The Blacktongue Thief – The Magic Of Student Loans

The Blacktongue Thief, by Christopher Buehlman, is the first book in the Blacktongue series and a book that left me with a profound sense of deja vu. It is a book that I both felt I had read before, yet is bursting to the seams with originality and authorial flare. It’s crammed full of some of the most fun and iconic tropes that many readers like to see in a fantasy novel, but all of them are distinctly off. Buehlman is a master of using your expectations to surprise and delight the reader, while also telling his own magical story set in a memorable world with a delightful cast of characters. Thief is also based on the fantastic premise of ‘what if student loans existed in a magical world’, so there is a lot going on here.

Right off the bat, one of the aforementioned combinations of trope and originality can be seen in the setup for the plot. Thief is told in the first person and completely centers on Kinch – a rogue-like thief who is up to his gill in student debt to the Taker’s Guild. Desperate to pay off his debt, Kinch finds himself part of a typical adventuring party on their way to war-torn lands with a quest that will either kill him or make him rich enough to pay off his debts. He is joined by a surly knight with living armor, a gorgeous witch who is still mastering her craft, an ancient swordswoman, a sailor hellbent on killing Kinch, and a blind housecat. They will travel through a dangerous world plagued by magical violence, hoping to locate a missing queen in a city besieged by giants.

So we have your typical ‘fantasy group goes on a quest’ set up but with a very atypical cast. Kinch is great. There is this very smooth sense of self-loathing, self-deprecation, and egotistical competence all mixed together in his head. Kinch reminded me of Batman, with his sleek escapes, clever witticisms, and keen observations. But, he’s also self-aware that he’s kinda a douchebag that makes him much more endearing than Batman’s elitism. Although you remain entirely in Kinch’s head, that doesn’t stop Buehlman from putting life into the greater cast – particularly the knight, Galva, and the witch, Norrigal. These two are the ones fueling the group, and Kinch spends a lot of his time playing off their orders.

The quest itself is fine, but it is the world that the party is questing in that adds flavor and excitement. Buehlman apparently comes from a horror background, and this is reflected in his worldbuilding. This world is not a bright one, and pretty much everything in it wants to kill you in fun and inventive ways. A large part of the worldbuilding revolves around historical wars with goblins, who released numerous plagues that still ravage humanity. But there are all sorts of different fantasy races that hate humanity in their own unique and fun ways. The prose is also a high point of the book, managing to reliably be both humorous and fast-paced at all times. Initially, I felt that the narrative style was jerking me around too much with abrupt transitions and scene changes, but I quickly got used to it.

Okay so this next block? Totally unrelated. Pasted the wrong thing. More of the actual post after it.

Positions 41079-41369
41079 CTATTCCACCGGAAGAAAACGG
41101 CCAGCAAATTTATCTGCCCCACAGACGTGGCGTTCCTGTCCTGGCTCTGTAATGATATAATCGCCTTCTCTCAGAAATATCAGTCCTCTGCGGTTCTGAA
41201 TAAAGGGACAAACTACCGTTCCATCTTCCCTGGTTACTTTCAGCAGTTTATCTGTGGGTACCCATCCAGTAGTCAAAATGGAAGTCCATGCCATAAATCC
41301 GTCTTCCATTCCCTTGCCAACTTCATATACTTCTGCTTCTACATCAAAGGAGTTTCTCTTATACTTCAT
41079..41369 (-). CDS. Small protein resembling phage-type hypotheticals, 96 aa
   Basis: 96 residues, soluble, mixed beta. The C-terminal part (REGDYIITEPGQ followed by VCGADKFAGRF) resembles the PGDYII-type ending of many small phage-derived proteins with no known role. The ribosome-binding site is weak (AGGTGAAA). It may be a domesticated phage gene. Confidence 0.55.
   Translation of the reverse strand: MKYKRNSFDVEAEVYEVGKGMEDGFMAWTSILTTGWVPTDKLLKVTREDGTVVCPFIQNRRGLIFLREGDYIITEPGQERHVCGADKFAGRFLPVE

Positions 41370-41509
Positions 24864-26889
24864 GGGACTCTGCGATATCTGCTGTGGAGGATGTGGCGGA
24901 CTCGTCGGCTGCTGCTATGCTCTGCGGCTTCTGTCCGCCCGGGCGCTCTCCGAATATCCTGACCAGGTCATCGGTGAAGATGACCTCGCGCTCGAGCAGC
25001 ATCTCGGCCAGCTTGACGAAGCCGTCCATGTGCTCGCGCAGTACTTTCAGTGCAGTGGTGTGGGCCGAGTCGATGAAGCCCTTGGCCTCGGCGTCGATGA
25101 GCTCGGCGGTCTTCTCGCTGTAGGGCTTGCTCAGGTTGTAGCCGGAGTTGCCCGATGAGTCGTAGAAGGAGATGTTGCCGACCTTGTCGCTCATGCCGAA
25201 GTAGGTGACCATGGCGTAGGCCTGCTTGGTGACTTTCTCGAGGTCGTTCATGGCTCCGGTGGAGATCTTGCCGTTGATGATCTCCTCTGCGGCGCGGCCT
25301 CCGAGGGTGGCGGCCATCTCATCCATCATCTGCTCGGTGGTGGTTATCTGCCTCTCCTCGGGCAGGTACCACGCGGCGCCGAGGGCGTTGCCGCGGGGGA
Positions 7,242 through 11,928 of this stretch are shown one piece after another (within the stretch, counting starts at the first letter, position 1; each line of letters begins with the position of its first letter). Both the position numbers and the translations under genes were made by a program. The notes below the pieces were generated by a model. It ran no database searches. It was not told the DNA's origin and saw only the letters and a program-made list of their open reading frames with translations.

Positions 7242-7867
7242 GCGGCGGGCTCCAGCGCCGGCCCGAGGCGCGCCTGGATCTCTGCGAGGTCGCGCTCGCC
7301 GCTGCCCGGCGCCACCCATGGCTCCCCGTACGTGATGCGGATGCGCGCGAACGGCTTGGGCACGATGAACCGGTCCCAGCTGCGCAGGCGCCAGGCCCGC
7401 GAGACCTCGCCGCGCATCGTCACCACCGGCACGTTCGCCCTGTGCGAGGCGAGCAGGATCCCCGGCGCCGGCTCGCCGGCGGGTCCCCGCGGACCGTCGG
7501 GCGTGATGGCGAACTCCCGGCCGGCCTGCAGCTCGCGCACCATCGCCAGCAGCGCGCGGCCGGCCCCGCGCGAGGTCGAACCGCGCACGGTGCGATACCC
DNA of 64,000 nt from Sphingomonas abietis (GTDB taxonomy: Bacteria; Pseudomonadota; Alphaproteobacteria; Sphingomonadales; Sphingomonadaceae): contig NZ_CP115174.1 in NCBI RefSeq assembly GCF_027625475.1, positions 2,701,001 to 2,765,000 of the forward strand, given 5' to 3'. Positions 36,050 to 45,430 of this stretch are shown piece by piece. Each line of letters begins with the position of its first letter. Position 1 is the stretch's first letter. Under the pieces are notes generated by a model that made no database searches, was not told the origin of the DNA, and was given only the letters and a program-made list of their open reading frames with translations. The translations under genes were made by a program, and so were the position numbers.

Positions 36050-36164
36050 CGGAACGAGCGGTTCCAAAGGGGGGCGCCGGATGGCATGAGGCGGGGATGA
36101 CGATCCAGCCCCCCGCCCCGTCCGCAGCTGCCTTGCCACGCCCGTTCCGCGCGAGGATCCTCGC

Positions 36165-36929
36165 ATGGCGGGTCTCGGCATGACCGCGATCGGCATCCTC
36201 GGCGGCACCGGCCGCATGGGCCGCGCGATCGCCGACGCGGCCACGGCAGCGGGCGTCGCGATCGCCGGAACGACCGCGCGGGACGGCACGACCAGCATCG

If there was one thing about Thief to complain about, it might be Buehlman’s strange choices in emphasis through the storytelling. While none of it was immersion-breaking, Buehlman seemed to focus on some pieces of the story that didn’t feel completely relevant to the current narrative and felt more like personal passions than necessary world-building. Two examples of this are the passionate hatred with which Kinch talks about the goblins and the reverent love with which Kinch talks about horses. Kinch can’t go a few pages without talking about how much he hates goblins, but we only actually interact with the buggers for a short period. It is established throughout the novel that goblins did a lot of harm to humanity a while ago, but in Kinch’s mind, the worst thing that they did was kill all the horses. I was hoping that this might lead to a discussion of the importance of horses in a feudal fantasy society, where they are the primary source of transportation and pack animals, but it mostly manifests in Kinch saying things like ‘he misses the wondrous smell of horseflesh’ a lot. The ejaculations of passionate expositions on the wonders of horses didn’t really feel like it fit the character, tone, and context of the story at times and it could leave me feeling a bit bewildered.

Even with its intense horse girl personality, The Blacktongue Thief is one of the better books I have read this year. Its plot and characters sunk their little goblin teeth into me and wouldn’t let go, and now I am anxious for the sequel after its cliffhanger of an ending. The world is new and different, and I thought the book’s commentary on debt and what it does to people added a little depth to an entertaining story. The Quill to Live recommends you give this tale a whirl.

Rating: The Blacktongue Thief – 9.0/10

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